Because they are perceived as rather odd and eccentric by others, and they self-perceive that they are different than others, they are often isolated from most people except for very close relatives. This isolation is not a result of expecting to be negatively evaluated or ridiculed, but due to a sense of just “not belonging.”
Schizotypal Personality Disorder and Substance Abuse
Individuals with schizotypal personality disorder appear to have a number of other comorbid (co-occurring) conditions, including a number of psychological/psychiatric disorders. There appears to be a high number of individuals with comorbid anxiety disorders, depression, bipolar disorder, and even psychotic disorders. In addition, these individuals have relatively high co-occurring alcohol use disorders, tobacco use disorders, and other substance use disorders.
Research has suggested that as many as two-thirds of individuals diagnosed with schizotypal personality disorder have some type of substance abuse issue or substance use disorder. It appears that alcohol use disorder and tobacco use disorder are the most commonly co-occurring substance use disorders in this group; however, these individuals can turn to any type of drug as a result of their odd beliefs, perceptual experiences, and tendency to be isolated from others. As would be expected, they tend to use and abuse substances when alone and not with others.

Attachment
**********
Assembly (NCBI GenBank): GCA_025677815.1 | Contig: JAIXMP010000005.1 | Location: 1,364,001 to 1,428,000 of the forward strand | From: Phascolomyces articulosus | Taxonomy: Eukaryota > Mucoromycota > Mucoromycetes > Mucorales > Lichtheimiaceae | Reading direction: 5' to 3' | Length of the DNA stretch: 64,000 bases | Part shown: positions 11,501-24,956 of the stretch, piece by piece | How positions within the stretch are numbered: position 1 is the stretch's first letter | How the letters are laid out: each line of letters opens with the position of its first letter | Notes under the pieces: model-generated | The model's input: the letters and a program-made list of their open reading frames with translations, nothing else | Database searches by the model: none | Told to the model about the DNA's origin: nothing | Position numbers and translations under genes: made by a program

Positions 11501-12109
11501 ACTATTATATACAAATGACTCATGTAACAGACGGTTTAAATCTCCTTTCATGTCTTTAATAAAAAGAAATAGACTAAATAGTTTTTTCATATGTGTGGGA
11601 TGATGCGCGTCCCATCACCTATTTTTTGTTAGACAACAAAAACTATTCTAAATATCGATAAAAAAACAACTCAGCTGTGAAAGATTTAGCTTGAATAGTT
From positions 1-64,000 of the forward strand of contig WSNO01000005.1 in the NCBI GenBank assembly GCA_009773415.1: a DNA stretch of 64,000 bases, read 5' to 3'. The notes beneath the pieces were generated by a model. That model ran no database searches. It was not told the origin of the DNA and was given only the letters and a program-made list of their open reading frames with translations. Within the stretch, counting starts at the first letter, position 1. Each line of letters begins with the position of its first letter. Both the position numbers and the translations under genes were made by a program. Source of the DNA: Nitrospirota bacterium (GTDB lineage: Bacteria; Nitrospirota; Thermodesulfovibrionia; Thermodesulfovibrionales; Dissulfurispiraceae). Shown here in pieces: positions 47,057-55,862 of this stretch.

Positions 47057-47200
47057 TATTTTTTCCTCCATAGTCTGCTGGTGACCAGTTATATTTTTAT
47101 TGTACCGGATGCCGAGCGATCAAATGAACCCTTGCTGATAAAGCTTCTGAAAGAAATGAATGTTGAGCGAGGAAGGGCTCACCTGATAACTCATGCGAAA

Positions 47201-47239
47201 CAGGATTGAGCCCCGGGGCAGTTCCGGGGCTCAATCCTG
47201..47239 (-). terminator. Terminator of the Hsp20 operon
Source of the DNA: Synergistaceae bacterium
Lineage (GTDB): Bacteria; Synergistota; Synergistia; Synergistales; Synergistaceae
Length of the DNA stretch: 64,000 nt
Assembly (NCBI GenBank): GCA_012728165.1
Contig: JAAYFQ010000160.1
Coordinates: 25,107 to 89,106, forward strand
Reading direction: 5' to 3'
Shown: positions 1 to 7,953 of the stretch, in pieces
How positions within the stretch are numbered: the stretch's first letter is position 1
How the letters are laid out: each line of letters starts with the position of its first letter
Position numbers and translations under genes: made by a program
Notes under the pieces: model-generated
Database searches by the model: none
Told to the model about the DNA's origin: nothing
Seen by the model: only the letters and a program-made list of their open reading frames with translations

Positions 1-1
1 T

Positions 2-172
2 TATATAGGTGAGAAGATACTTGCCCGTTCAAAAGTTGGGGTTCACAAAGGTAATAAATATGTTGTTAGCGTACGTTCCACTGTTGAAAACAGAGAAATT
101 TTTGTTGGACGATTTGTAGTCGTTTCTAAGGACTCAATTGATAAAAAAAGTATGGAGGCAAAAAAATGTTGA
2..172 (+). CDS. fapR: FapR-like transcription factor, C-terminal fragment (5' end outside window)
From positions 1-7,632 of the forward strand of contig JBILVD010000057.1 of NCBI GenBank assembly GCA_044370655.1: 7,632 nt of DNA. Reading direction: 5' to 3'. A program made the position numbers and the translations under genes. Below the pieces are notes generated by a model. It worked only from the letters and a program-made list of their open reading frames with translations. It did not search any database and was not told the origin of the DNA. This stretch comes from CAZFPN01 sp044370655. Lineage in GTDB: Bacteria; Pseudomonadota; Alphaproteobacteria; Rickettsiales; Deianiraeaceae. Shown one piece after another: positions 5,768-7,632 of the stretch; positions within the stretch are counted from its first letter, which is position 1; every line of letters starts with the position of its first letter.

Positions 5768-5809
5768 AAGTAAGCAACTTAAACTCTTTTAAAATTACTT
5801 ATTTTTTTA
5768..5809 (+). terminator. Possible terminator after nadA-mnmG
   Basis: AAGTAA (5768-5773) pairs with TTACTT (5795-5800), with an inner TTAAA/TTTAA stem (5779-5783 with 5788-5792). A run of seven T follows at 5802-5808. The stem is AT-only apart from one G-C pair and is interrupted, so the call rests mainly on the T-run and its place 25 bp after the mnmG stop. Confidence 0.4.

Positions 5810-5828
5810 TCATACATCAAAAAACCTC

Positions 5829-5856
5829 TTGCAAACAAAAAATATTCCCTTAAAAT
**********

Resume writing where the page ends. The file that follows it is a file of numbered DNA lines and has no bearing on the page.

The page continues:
The relatively high rate of comorbid disorders in this group suggests that these individuals experience a number of issues that complicate treatment. In addition, individuals with schizotypal personality disorder typically do not seek treatment. When they do, they do not seek treatment for issues related to their eccentric behaviors, but instead for issues related to depression and anxiety.
Clinicians who see these individuals need to conduct thorough assessments to understand the entire range of problems and issues that must be addressed. When an individual has more than one psychological disorder and/or has a psychological disorder with a co-occurring substance use disorder, treatment becomes more complicated. All issues must be addressed concurrently in order for treatment to be successful.
The treatment for this disorder will typically require an integrated approach that uses a multidisciplinary team and approach to overall treatment.